The Economist summarizes the notion of “information asymmetry” pioneered by George Akerlof and others. Using a used car lot a setting for a thought experiment, Akerlof showed (in a paper published in 1978) that the information asymmetry between buyers and sellers kills the market. Sellers can tell the good cars from the bad, and know if they’ve covered up flaws. Buyers can’t know if they are getting a lemon or a peach, so they bid low. If they could be guaranteed they were getting a peach, they’d be happy to pay more.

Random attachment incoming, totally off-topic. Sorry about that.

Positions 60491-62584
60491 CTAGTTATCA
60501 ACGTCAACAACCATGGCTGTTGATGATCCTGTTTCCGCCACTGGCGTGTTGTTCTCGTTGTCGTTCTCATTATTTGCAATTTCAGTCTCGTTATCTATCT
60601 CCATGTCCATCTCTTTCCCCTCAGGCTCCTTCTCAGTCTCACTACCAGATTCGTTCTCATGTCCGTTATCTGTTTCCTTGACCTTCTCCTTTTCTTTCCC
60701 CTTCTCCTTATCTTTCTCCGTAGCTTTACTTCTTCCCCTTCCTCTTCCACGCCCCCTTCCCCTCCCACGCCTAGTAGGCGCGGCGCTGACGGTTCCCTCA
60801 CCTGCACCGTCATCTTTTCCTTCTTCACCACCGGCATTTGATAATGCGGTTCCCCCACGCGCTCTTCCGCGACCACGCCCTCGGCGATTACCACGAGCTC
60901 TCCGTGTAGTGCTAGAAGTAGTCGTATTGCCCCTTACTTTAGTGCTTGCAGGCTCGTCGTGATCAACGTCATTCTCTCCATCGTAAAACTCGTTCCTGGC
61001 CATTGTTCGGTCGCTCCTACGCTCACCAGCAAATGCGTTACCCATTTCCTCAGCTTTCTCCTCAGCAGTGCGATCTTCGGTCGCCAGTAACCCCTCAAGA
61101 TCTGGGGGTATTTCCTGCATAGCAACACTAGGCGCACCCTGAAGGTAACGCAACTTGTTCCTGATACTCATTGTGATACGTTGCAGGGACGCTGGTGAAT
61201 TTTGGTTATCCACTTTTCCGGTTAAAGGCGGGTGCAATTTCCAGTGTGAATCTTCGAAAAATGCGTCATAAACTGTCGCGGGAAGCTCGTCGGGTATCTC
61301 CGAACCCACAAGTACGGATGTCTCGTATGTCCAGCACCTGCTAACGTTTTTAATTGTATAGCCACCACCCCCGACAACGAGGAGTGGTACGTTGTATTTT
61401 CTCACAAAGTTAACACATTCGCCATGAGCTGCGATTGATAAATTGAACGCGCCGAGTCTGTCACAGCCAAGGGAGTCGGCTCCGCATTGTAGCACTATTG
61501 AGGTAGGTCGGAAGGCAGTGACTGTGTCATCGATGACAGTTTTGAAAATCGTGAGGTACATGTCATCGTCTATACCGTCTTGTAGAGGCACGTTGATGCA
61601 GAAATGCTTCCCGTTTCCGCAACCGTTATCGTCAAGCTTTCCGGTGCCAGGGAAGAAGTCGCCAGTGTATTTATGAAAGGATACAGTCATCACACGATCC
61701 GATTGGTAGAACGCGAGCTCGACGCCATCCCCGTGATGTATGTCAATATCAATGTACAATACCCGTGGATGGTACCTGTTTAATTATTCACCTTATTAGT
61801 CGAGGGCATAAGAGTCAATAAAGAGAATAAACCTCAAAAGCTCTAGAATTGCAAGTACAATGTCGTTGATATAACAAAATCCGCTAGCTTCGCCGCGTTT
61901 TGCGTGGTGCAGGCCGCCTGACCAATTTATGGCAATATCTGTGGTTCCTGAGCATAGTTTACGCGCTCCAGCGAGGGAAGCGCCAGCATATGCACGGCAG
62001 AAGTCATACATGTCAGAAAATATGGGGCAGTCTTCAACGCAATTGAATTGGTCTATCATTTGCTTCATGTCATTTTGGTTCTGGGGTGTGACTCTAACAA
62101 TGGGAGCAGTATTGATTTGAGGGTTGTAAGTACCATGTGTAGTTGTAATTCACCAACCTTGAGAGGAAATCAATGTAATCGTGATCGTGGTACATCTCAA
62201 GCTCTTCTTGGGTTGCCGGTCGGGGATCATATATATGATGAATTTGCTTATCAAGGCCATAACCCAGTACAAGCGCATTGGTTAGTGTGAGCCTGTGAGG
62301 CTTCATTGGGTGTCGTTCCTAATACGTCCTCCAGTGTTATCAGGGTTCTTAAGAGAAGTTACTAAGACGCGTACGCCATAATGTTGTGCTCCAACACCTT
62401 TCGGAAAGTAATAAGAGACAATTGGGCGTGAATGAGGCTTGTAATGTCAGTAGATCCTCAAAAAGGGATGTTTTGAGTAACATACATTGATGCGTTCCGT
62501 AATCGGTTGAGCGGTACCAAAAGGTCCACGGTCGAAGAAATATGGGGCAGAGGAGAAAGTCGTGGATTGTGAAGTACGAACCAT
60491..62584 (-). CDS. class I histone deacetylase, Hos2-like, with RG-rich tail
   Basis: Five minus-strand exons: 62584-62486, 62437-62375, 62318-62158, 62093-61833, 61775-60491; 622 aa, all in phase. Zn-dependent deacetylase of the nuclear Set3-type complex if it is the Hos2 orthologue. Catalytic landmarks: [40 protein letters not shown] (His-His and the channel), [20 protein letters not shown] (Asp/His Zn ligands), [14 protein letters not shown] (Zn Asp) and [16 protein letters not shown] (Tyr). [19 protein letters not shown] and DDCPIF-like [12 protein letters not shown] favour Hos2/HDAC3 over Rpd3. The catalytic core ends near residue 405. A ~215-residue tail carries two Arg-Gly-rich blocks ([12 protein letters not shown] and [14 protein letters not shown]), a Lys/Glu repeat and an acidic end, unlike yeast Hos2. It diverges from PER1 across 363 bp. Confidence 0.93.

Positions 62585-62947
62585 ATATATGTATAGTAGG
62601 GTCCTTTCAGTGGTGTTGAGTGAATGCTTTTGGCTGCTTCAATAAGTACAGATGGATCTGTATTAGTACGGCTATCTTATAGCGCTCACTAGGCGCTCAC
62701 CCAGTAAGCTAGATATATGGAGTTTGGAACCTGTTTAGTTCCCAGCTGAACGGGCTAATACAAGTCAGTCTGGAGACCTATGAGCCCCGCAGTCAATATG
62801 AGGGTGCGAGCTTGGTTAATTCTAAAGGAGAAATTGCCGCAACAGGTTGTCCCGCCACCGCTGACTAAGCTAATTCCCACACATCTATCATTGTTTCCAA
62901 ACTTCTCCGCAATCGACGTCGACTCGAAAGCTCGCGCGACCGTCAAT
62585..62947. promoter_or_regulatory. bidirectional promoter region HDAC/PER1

It was a new idea to many economists, and they began applying it to other sectors of the economy. Michael Spence looked at “Job Market Signalling.” Firms can’t really know what kind of worker an applicant will be, so applicants collect “gongs, like college degrees.” It’s a decent signal, so long as it takes some work and talent to get a degree.
They make you uncomfortable on purpose. You suspected it. Now you know.